Case Report

Successful Endovascular Retrieval of a Stent Fragment from the Femoral Artery


  • Buğra Destan
  • Emced Khalil

Received Date: 30.10.2020 Accepted Date: 05.12.2020 E J Cardiovasc Med 2020;8(4):211-214

The use of peripheral angiography is very common in the diagnosis and treatment of peripheral artery disease. In this case, we retrieved the fragment of a stent that had fractured during the procedure for peripheral artery treatment. To our knowledge, there is no similar case in the literature. A 58-year-old male patient with diabetes mellitus (10 years) and peripheral artery disease (3 years), who also had a history of coronary artery bypass grafting surgery, applied to our hospital with a complaint of claudication. The ruptured stent fragment in the superficial femoral artery was retrieved using a snare catheter during peripheral angiography (with appropriate modifications). Successful retrieval, no early or late complications, and no problems in follow-up.

Keywords: Endovascular treatment, superficial femoral artery, fragmented stent


Endovascular treatment techniques that have been established to have significant success in femoropopliteal segment diseases are being adopted by new centers worldwide; however, risks such as vascular patency lesions persist after the procedure(1). New approaches are being developed to address these problems, including a promising “nothing left behind” strategy with the help of advanced technologies(2-3).

Although a number of different management options have been described in the literature, today, endovascular treatment (with snare catheters) and surgical exclusion bypass are the most popular methods due to their favorable results in various studies(2-4).

In this case report, successful retrieval of a ruptured stent graft fragment in a patient, who was not eligible for major surgical intervention, is described. Stent graft fracture or rupture are extremely rare occurrences that may have severe consequences. While surgical methods have been used in the past for the management of such complications, nowadays, retrieval of the embolized catheter fragment via endovascular techniques is frequently preferred, as it has been proven to be easier and safer than surgical methods(3,5-10). In this case report, we present a patient who was initially asymptomatic after an intervention in which the stent graft fractured and a piece migrated to the right external iliac artery. Endovascular retrieval of the stent graft fragment from the right external iliac artery using a snare catheter was successfully performed without development of any complications.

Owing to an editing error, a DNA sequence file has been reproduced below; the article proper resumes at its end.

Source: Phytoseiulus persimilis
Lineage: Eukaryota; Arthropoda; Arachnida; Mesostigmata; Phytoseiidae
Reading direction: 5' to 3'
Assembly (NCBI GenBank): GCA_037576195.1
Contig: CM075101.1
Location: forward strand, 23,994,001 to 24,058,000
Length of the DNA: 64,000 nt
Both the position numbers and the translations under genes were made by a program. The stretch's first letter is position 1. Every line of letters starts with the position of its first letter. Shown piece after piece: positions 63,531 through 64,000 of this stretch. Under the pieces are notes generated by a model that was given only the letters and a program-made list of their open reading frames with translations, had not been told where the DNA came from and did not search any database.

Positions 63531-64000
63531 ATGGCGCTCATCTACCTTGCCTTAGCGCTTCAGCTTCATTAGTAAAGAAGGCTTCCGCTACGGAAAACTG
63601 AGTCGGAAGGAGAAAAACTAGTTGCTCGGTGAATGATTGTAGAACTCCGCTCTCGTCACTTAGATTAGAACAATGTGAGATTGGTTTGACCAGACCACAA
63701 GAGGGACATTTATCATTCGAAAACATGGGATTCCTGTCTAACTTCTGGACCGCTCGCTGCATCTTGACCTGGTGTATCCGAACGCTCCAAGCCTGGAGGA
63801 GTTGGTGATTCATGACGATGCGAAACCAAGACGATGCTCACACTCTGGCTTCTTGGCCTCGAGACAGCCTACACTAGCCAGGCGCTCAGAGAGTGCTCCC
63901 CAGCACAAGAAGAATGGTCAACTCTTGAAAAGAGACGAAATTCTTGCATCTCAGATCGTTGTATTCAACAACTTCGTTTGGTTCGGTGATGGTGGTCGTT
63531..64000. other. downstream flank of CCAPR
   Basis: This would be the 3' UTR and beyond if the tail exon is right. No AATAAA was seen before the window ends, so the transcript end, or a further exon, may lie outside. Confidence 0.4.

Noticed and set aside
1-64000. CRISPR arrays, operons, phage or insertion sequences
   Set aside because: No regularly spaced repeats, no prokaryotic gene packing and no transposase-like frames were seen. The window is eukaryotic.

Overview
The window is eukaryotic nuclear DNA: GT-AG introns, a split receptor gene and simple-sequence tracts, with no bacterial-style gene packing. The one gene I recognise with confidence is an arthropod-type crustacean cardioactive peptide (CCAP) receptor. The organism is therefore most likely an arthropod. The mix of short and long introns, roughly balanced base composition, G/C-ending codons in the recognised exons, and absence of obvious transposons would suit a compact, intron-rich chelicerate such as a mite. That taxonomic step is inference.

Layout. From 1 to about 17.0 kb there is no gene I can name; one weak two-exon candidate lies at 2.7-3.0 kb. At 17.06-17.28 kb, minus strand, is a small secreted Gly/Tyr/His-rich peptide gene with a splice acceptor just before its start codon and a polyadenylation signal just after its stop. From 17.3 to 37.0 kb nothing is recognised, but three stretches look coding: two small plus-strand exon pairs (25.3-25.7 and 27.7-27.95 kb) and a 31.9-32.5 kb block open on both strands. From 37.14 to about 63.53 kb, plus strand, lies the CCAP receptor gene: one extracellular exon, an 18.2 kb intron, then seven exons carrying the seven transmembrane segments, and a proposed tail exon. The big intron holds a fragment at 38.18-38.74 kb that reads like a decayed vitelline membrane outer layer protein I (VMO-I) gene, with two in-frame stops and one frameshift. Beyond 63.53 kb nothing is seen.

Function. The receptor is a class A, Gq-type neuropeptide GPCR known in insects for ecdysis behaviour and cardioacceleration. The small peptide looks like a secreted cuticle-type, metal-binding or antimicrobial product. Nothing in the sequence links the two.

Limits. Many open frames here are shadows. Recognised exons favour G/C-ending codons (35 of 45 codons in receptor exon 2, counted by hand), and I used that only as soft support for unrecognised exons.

Embolization of all or some of the materials used during percutaneous intravascular interventional procedures is a rare complication with a serious risk of morbidity and mortality. Snare catheter is usually used in cases with stent migration as identified by coronary angiography. To our knowledge, the snare catheter has not been tried in peripheral artery interventions so far. In our case, we used a snare catheter to retrieve the lost fragment; thus, showing that these catheters can be used in peripheral artery interventions.

Case Report

A 58-year-old male patient having diabetes mellitus for 10 years and peripheral artery disease for 3 years applied to our hospital with a primary complaint of recently developing claudication. The patient’s history revealed that he was a recipient of prosthesis for both hips and he had a history of coronary artery bypass grafting surgery. Due to his complaints and confirmatory results showing the presence of stenosis in the right superficial femoral artery, a stent graft was placed on the patient’s right leg. Peripheral angiography was recommended to the patient because of severe claudication on the left leg and very weak pulse from the left femoral artery. Pulse was normal in the right femoral artery. During the procedure, it was planned to enter the right common femoral artery and return to the left femoral artery. A 6F sheath was placed, but with considerable difficulty. Control scopy showed that the sheath was observed to pass through the stent graft (Figure 1).